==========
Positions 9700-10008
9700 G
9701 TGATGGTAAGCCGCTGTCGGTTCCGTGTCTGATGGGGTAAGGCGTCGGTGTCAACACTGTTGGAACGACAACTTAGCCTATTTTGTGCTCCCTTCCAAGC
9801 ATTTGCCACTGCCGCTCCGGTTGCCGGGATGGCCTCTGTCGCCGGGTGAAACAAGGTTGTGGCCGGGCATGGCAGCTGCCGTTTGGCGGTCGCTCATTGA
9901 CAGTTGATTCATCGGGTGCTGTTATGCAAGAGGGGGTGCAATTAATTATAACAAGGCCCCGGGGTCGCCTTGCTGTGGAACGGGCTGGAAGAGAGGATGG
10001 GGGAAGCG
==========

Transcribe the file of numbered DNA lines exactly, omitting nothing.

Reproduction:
Positions 9700-10008
9700 G
9701 TGATGGTAAGCCGCTGTCGGTTCCGTGTCTGATGGGGTAAGGCGTCGGTGTCAACACTGTTGGAACGACAACTTAGCCTATTTTGTGCTCCCTTCCAAGC
9801 ATTTGCCACTGCCGCTCCGGTTGCCGGGATGGCCTCTGTCGCCGGGTGAAACAAGGTTGTGGCCGGGCATGGCAGCTGCCGTTTGGCGGTCGCTCATTGA
9901 CAGTTGATTCATCGGGTGCTGTTATGCAAGAGGGGGTGCAATTAATTATAACAAGGCCCCGGGGTCGCCTTGCTGTGGAACGGGCTGGAAGAGAGGATGG
10001 GGGAAGCG